The first Moorman-Simon Interdisciplinary Career Development Professorship goes to Keith Brown, a College of Engineering assistant professor of mechanical engineering and a CAS assistant professor of physics, whose research focuses on how the nanostructure—a level between microscopic and molecular—of materials affects the way light, heat, electrons, and molecules move through systems. Brown’s multidisciplinary research focuses on soft materials—liquids, polymers, emulsions, and gels.
“I am extremely honored and grateful for being appointed the inaugural Moorman-Simon Interdisciplinary Career Development Professor,” says Brown, who received a PhD in applied physics from Harvard and a bachelor of science in physics from the Massachusetts Institute of Technology. “BU has proved to be a supportive environment for our efforts to work across disciplines and this professorship will amplify our impact and allow us to deeply embrace the interdisciplinary nature of our work.” This year Brown received ENG’s Materials Science and Engineering Innovation Award.
“Thanks to the extraordinary generosity of our alumni and donors, these three new Career Development Professorships are supporting the success of a whole new cohort of talented junior faculty, laying the foundation for important new discoveries in interdisciplinary research, and advancing our understanding of rapidly emerging fields from business to data science,” says Jean Morrison, University provost and chief academic officer. “We are excited for these exceptional young faculty members and the possibilities for their research and teaching in the years ahead.”
For Simes, whose research began with an unpaid internship at the Massachusetts Department of Correction (MDOC), her career development professorship will help her step up work to mine data from the prison system and a variety of other sources. “I can map the way the prison boom affects communities, down to blocks and neighborhoods and scholastic component, and estimate rates of incarceration and how poverty and violence affect those rates,” she says. Nationally, one in four black men who didn’t finish high school will face incarceration at some point, and in Massachusetts, according to the MDOC, nearly a third of the male prison population is black, while African Americans comprise only 8 percent of the state’s population. “I’m fundamentally interested in the question of justice and to what extent does punishment achieve that goal,” especially among marginalized communities, Simes says.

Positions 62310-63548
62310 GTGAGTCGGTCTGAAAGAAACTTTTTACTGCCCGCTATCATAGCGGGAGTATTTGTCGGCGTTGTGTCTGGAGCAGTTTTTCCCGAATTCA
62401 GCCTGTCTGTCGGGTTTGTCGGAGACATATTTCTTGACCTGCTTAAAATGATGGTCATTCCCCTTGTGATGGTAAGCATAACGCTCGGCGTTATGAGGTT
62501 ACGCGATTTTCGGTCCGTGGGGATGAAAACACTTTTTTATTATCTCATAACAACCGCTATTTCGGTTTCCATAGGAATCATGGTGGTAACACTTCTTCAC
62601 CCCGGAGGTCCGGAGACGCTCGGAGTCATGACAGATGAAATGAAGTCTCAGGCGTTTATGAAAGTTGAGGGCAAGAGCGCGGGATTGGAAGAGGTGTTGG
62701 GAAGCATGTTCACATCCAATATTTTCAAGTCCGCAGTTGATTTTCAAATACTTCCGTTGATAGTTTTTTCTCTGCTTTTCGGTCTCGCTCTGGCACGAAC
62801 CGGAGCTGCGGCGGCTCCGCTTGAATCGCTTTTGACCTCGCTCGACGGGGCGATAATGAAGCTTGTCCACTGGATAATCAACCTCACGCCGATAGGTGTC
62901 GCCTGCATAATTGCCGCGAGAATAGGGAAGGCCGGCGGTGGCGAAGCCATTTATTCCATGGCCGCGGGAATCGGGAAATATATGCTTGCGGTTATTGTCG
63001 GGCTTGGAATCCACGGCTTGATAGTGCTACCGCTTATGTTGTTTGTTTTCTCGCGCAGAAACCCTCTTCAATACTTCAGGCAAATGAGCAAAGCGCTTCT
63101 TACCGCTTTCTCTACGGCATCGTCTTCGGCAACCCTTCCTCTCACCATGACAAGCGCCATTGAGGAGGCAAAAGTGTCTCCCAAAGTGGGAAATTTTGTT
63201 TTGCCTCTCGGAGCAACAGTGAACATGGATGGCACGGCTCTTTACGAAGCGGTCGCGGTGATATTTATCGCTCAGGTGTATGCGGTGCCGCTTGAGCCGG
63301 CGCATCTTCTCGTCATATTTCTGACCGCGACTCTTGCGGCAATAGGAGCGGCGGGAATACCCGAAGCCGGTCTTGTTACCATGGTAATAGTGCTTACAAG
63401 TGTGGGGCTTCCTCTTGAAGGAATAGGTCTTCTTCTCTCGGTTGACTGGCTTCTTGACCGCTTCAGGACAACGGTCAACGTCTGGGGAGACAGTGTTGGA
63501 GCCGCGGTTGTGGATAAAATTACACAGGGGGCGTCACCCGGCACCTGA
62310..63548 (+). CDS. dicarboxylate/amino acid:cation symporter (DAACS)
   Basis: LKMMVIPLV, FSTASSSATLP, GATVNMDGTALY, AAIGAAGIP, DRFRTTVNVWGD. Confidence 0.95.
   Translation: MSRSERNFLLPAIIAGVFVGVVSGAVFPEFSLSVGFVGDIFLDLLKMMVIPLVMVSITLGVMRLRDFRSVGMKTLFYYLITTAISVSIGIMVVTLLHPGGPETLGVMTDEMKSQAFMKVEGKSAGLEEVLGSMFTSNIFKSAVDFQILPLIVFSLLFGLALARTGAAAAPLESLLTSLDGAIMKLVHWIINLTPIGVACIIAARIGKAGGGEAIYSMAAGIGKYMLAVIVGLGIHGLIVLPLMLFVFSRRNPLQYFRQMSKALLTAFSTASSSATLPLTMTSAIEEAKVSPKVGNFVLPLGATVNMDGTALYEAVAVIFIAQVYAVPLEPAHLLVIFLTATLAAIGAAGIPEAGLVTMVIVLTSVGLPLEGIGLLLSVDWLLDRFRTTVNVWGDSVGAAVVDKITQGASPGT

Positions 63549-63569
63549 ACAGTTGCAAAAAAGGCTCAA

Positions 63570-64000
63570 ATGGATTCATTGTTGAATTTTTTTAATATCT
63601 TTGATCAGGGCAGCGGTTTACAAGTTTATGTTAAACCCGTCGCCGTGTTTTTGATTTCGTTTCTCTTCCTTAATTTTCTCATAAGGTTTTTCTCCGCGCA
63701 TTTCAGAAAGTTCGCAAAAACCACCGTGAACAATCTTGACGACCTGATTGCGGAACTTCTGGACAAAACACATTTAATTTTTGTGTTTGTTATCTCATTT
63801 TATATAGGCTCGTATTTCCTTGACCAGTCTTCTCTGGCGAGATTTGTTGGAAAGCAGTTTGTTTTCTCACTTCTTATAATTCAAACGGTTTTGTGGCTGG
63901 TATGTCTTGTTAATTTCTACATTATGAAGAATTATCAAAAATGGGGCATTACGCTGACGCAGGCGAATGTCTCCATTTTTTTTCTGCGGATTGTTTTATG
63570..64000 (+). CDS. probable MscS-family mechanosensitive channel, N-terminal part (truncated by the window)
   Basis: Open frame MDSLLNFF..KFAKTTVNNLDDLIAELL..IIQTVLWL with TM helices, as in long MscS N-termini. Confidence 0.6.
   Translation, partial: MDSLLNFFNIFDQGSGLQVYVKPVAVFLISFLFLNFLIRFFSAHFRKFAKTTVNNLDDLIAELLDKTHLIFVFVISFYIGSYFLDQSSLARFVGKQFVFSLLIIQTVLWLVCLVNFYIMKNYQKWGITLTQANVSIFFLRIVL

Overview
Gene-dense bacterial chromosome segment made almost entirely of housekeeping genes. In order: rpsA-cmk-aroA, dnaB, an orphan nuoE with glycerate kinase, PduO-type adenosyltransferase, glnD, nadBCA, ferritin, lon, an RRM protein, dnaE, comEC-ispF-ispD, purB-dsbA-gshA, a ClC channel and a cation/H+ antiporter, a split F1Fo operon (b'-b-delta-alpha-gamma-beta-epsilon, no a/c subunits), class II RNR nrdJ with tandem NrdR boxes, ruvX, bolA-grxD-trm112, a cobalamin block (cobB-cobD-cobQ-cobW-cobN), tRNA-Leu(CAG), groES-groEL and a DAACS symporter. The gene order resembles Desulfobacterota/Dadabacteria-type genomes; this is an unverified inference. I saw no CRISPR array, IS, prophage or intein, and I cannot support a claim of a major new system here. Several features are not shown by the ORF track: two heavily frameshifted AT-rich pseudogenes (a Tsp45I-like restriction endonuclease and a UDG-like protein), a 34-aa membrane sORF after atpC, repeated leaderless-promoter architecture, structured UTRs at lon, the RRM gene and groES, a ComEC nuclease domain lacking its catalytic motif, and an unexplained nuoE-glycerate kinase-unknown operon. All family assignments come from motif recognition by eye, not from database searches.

The big data aspect of her work is crucial because it enables her to look at community incarceration rates across the state, she says. Through data mapping—the overlap of MDOC data with census and other demographic data—“you see that mass incarceration affects not just large urban centers but smaller cities like Worcester or Brockton” and geographical data mapping, or geocoding, “tells an important story of the prison boom across time,” says Simes, who looks at predictors like race and poverty, information that could shape policy decisions such as where to place reentry services, which are now mostly restricted to large urban centers. She says her work can ultimately inform policy on issues from the opioid addiction crisis to the use of solitary confinement.
Simes also hopes to establish collaborative projects with faculty at other schools, particularly the School of Public Health. “I’d like to study the nexus of social policy and criminal justice policy,” she says. “What are the effects from a public health perspective? What about policing?”
But for now, just a month on the job, she is enjoying examining the possibilities. An assistant professorship at BU, and now the career professorship award—it’s overwhelming, she says. And wonderful.1 Comments